Using the material from Item 2b and elsewhere, assess the contribution of feminist sociologists to an understanding of family roles and relationships. (24 Marks)
Feminists take a critical view of the family. They argue that family life maintains and promotes gender inequality. For example, this is reflected in the domestic division labour. Housework and childcare in the family, which are carried out mainly, are unpaid and hardly recognised as work at all.
However, some sociologists suggests the feminist theories ignore the extent of family diversity. In fact, family roles and relationships are varied and therefore women’s experiences of family life are more diverse than some feminists suggests.
Feminists have helped change the tradition view of the family. There are five types of feminists; liberal, radical, Marxist and Black feminists. As shown in the item they take a ‘critical view’ of the family arguing that it is patriarchal and focus on the ‘gender inequalities’ in housework and violence against women. They believe gender inequality is created by society and is not natural.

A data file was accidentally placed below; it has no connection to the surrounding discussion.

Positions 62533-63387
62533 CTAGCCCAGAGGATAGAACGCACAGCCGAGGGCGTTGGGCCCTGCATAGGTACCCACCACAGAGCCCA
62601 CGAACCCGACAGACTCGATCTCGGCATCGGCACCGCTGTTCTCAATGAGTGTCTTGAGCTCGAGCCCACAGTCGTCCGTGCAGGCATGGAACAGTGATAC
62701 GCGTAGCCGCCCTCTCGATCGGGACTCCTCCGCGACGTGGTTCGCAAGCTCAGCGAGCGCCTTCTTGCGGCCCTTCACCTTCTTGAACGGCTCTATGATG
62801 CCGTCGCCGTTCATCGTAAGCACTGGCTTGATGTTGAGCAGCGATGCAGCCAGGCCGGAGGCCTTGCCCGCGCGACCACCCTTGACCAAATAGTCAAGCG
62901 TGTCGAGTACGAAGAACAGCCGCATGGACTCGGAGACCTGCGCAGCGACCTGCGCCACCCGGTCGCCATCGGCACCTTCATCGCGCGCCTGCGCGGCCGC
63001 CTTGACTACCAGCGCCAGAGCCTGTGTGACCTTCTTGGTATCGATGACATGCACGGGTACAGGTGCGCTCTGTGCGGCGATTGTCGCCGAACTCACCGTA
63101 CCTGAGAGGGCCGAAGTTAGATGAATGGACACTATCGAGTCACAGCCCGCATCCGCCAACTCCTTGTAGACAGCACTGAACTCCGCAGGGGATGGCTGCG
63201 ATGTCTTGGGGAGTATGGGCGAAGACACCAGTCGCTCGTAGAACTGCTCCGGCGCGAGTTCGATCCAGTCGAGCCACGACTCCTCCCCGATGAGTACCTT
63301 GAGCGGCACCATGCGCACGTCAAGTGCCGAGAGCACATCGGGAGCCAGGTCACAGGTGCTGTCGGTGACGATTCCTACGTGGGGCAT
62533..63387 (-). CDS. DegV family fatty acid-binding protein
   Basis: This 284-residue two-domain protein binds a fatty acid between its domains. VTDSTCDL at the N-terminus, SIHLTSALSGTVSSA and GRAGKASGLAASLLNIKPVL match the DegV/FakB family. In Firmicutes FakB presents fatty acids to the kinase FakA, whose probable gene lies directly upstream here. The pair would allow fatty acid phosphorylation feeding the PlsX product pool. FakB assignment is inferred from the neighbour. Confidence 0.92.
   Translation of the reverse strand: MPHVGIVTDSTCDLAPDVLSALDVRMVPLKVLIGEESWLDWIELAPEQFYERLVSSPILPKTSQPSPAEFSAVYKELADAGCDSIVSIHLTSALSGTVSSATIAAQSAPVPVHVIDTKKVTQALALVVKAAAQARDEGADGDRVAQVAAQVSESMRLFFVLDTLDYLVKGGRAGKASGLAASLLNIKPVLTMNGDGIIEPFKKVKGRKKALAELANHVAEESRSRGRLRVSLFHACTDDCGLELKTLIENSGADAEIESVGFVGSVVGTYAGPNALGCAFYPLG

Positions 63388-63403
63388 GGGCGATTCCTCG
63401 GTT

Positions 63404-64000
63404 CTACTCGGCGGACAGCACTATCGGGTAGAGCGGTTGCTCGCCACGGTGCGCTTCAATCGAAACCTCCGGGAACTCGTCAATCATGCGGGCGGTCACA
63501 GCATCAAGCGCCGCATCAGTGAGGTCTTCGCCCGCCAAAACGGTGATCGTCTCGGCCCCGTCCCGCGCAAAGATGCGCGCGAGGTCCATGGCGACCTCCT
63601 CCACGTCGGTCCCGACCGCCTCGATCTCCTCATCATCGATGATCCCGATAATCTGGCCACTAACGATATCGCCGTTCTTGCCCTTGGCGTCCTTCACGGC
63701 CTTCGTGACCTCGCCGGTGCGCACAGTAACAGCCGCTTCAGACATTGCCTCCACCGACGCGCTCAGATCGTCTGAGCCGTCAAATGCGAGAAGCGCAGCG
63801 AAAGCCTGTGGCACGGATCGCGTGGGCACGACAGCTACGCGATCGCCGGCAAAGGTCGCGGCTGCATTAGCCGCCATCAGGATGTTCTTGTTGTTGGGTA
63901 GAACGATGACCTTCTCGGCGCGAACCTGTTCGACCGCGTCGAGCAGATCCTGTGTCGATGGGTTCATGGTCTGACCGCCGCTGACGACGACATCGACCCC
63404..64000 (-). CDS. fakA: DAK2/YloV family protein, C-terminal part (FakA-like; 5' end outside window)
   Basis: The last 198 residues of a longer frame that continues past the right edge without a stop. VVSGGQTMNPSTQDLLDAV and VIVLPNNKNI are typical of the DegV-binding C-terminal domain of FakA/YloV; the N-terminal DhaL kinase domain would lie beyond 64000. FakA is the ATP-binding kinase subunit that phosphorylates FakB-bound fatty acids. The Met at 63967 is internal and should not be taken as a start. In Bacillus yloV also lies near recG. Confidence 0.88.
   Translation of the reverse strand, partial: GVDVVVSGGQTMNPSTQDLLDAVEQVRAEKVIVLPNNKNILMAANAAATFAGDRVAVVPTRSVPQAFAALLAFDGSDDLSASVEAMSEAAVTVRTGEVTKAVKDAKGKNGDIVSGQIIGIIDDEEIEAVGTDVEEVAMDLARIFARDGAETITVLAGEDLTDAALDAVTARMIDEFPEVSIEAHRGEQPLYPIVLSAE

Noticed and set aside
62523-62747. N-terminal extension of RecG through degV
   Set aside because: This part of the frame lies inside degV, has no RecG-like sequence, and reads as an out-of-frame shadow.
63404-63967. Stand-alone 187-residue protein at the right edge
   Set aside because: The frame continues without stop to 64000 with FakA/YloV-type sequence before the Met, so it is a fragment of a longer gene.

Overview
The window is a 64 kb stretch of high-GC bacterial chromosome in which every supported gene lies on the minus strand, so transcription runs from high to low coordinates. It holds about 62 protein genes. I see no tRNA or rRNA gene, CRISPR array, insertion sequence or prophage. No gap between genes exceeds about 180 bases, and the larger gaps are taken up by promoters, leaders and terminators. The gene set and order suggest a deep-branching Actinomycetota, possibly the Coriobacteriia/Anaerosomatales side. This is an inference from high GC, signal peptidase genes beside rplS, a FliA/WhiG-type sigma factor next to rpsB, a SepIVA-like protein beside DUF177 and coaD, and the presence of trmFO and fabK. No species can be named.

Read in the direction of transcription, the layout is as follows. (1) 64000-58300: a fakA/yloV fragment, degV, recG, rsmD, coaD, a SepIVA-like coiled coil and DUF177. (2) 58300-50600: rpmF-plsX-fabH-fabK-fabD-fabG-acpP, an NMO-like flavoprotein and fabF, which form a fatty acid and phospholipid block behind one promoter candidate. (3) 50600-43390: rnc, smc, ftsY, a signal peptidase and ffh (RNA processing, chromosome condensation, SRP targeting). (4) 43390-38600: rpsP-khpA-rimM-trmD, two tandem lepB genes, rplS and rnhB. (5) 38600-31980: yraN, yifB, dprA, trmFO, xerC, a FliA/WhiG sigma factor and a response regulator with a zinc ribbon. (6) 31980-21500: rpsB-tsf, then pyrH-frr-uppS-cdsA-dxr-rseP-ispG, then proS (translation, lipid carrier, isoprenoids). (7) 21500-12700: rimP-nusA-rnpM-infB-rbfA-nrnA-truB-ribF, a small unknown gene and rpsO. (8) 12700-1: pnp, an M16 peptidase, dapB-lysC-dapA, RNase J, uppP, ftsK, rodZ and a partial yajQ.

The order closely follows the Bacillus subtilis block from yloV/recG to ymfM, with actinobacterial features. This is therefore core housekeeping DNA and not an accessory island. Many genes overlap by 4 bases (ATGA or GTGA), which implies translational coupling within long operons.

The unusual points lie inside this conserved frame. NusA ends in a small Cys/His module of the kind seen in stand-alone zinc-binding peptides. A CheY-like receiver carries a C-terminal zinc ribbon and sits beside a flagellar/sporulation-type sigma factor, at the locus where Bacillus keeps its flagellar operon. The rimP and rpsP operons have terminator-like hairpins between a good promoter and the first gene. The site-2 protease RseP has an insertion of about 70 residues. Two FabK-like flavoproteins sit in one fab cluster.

Functionalist Murdock suggested as children we are socialised into societies shared norms and values and he believed that males provide the economic roles and females provided the expressive role. Therefore it is natural for women to play the expressive role in the household looking after the family’s emotional needs.
However, radical feminist Ann Oakley argues that the role of the housewife is a social construction and isn’t linked to the female role. The housewife role makes sure that women stay inferior to men making it difficult for them have careers. Women carry out the triple burden in the household; the domestic labour, emotional labour, and paid labour. As shown in the item most of this work is ‘unpaid and hardly recognised work at all’. Oakley argues the only way women will gain independence and freedom in society is for the role of the...